TOP CLICKS: The week that was in viral stories

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The Toronto Sun takes you straight to the heart of the action.


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Whether it’s local news, provincial and national politics, or the worlds of celebrity and sports, we have you covered.

Some stories set the world on fire. And these ones are the most popular online stories from the past seven days, clicked on by Sun readers like you.

Here are our top stories:

LEVY: Politicians put cops in harm’s way by enabling the lawless | Toronto Sun

The senseless killing of Const. Jeffrey Northrup was tragic and senseless, so it’s no wonder news surrounding his murder was tops this week.

On Sue-Ann Levy’s last day, our columnist wrote about how Northrup’s death was likely a symptom of the rising anti-cop sentiment in Toronto coupled with weak politicians who enabling the lawless and, in a sense, giving them a free pass.


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Because with more activists viewing police as the enemy, and believing that law enforcement should receive less money in favour of more going to social service agencies, our police will increasingly be put in harm’s way. Like Northrup.

Const. Jeffrey Northrup
Const. Jeffrey Northrup Photo by Facebook

Man, 31, charged with first-degree murder in Toronto cop’s slaying

Umar Zameer, 31, is accused of intentionally running down and Northrup, a 31-year veteran with Toronto Police, in the City Hall parking garage on July 2.

He faces a first-degree murder charge in what Chief James Ramer described as a “deliberate and intentional act.”

The suspect allegedly entered a vehicle and when he was confronted by Northrup and his partner, and drove at them.

Northrup was treated at the scene before he was rushed to hospital, where he later died. His partner was also treated in hospital and released for minor injuries.


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Toronto’s top cop said it was Northrup’s lifelong dream to be a police officer.

“When I talked to his mother this morning she said, ‘You know, he died doing something that he loved,’” said Ramer.

“He loved his job and went in to do that job every day, despite the dangers that we occasionally face, he continued to do that job the best of his ability.”

Prime Minister Justin Trudeau looking pensive
Prime Minister Justin Trudeau looking pensive Photo by Sean Kilpatrick

Justin Trudeau oddly silent on Toronto cop’s line of duty death

It took Justin Trudeau two days to respond to Northrup’s death in the line of duty.

Leading up to his July 4th condolences, Trudeau tweeted about Game 3 of the Stanley Cup final, the B.C. wildfires, COVID-19 vaccinations, promoting peace and security in the Middle East, and the need to cut pollution.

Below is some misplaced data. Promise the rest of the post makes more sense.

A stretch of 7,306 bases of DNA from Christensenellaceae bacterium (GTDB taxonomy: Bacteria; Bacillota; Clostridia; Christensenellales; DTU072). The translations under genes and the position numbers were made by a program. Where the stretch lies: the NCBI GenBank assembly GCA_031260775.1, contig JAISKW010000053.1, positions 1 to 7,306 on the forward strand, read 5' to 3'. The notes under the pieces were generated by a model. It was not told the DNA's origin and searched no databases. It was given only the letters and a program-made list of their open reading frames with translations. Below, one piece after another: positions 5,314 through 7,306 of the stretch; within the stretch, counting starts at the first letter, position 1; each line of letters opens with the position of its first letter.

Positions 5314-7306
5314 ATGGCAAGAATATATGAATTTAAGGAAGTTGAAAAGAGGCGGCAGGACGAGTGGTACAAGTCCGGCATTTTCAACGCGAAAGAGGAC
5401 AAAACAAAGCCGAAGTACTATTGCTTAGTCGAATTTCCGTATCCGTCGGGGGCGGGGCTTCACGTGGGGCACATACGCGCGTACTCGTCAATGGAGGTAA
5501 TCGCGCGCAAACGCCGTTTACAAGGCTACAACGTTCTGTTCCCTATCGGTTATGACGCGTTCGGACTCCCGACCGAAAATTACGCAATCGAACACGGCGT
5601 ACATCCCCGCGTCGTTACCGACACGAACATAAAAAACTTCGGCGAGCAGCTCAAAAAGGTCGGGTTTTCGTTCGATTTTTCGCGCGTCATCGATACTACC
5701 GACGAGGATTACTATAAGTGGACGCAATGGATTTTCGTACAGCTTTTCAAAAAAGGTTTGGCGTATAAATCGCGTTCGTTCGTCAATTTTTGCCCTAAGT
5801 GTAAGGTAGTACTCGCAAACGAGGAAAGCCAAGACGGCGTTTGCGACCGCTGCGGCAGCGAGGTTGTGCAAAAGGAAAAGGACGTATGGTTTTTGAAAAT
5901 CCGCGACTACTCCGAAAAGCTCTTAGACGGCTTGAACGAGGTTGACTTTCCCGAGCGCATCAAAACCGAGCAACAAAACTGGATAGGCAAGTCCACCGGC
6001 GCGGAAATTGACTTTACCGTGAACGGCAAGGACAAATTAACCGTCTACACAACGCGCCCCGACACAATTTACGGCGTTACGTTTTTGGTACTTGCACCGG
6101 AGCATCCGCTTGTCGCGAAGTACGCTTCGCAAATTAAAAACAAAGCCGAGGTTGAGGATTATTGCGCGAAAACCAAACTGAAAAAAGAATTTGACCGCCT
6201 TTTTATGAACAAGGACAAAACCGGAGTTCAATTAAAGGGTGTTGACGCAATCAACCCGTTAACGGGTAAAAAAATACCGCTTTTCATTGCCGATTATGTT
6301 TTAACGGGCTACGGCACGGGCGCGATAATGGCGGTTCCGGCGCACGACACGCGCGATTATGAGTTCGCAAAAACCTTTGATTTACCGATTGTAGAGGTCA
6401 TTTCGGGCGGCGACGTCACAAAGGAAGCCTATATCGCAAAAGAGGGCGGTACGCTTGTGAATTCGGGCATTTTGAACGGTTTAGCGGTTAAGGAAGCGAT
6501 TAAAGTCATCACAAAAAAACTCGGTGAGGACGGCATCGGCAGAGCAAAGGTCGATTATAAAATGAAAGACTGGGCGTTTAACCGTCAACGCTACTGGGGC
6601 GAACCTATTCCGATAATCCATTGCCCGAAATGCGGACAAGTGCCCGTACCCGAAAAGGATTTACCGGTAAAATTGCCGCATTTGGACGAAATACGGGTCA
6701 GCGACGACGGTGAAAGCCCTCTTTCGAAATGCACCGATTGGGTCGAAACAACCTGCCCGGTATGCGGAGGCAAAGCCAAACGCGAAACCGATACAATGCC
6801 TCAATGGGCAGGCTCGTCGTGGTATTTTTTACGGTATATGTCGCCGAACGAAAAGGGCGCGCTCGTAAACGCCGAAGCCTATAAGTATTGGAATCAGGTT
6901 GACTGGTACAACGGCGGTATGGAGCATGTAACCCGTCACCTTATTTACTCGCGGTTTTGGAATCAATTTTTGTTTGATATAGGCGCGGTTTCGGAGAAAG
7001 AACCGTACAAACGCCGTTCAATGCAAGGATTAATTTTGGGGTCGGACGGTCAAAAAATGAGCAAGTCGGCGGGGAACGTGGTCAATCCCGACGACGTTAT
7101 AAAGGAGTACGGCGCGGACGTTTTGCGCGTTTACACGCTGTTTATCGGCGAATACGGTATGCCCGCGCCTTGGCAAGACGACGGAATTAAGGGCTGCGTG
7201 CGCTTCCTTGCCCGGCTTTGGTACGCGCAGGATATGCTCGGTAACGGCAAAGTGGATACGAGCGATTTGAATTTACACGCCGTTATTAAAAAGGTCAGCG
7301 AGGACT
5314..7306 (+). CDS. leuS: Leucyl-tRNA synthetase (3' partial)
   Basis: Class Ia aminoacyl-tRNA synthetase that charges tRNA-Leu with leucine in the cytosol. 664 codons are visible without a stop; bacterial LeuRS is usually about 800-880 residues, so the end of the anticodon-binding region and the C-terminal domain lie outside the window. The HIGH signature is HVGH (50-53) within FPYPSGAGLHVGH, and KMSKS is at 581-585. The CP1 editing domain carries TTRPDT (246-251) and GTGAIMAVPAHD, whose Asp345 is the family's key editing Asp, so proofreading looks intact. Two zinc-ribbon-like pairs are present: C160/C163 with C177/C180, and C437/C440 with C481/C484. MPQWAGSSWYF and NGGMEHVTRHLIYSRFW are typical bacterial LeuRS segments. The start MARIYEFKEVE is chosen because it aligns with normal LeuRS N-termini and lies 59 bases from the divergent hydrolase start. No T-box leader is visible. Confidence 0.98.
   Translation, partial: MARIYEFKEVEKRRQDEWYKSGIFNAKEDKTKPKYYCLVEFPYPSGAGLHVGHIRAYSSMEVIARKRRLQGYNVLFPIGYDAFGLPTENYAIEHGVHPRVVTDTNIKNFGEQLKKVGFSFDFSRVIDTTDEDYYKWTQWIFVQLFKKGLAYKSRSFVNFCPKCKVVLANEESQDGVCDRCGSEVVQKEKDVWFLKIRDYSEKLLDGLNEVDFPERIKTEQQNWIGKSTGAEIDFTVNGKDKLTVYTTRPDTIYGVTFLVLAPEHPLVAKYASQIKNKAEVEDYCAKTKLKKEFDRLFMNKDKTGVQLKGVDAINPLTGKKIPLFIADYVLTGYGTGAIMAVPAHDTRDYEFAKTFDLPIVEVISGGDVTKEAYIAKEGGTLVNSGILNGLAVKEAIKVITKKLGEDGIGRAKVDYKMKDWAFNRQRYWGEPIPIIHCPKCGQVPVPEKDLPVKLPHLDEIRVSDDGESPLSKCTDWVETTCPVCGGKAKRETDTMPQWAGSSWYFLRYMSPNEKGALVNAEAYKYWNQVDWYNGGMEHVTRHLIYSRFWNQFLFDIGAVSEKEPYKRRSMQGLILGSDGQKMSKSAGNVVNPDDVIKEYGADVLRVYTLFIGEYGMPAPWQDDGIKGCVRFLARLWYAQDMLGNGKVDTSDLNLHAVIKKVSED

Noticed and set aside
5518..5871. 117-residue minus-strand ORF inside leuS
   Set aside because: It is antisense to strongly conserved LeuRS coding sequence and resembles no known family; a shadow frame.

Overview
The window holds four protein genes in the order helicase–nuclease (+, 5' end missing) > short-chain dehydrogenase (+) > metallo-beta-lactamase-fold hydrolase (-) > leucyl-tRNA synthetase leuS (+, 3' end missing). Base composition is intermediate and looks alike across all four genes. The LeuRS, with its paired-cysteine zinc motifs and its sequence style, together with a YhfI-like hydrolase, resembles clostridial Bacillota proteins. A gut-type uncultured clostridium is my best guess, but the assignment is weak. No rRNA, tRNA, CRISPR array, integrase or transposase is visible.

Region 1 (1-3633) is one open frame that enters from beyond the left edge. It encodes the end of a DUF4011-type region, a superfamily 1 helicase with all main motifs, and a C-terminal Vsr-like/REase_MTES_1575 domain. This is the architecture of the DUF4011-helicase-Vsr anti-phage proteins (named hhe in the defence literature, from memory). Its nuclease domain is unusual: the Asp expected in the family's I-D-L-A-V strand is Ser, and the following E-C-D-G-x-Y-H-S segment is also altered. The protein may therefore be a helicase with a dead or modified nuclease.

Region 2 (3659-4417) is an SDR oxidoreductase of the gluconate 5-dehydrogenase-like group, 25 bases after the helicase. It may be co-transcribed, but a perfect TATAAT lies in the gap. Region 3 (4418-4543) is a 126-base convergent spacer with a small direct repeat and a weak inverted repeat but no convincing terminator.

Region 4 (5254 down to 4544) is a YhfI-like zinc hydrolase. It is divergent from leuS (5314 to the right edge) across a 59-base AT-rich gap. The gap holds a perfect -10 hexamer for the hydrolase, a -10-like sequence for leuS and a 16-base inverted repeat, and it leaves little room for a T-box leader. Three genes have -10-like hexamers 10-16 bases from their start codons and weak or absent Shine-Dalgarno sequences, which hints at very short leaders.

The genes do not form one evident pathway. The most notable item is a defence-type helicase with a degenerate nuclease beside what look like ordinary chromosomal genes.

Shame on you, Prime Minister.


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We apologize, but this video has failed to load.

A decaying white cross lies in a small cemetery for children who died at Brandon Indian Residential School near one of three sites where researchers, partnered with the Sioux Valley Dakota Nation, located 104 potential graves in Brandon, Manitoba, June 12, 2021.
A decaying white cross lies in a small cemetery for children who died at Brandon Indian Residential School near one of three sites where researchers, partnered with the Sioux Valley Dakota Nation, located 104 potential graves in Brandon, Manitoba, June 12, 2021. Photo by Shannon VanRaes /REUTERS

Unmarked graves were documented years ago but most of us looked away

The discovery of more graves at another residential school has shocked many Canadians but truthfully, they were documented long ago – just most people looked away or didn’t listen.

Brian Lilley pointed out that it was all documented in 2015, in a report from the Truth and Reconciliation Commission.

In fact, there are 273 “heartbreaking” pages devoted to the issue titled “Canada’s Residential Schools: Missing Children and Unmarked Burials.”

A total of 3,201 children documented are believed to have died at residential schools. Either that, or they ran away or are presumed dead after not returning.

And the cemeteries, which many thought were hidden, simply aren’t, and are in the report. Why did the schools have cemeteries? The government refused to pay to transport the students’ bodies to their parents.

While we can’t change our abhorrent history, Lilley says we can learn from it. Read the report.

HONOURABLE MENTION: The week’s fifth place finisher goes to a man struggling with his wife’s mid-life crisis, in which she drops drunken “truth bombs” like all the men hitting on her, her “work boyfriend,” and requesting a hall pass. Oy.



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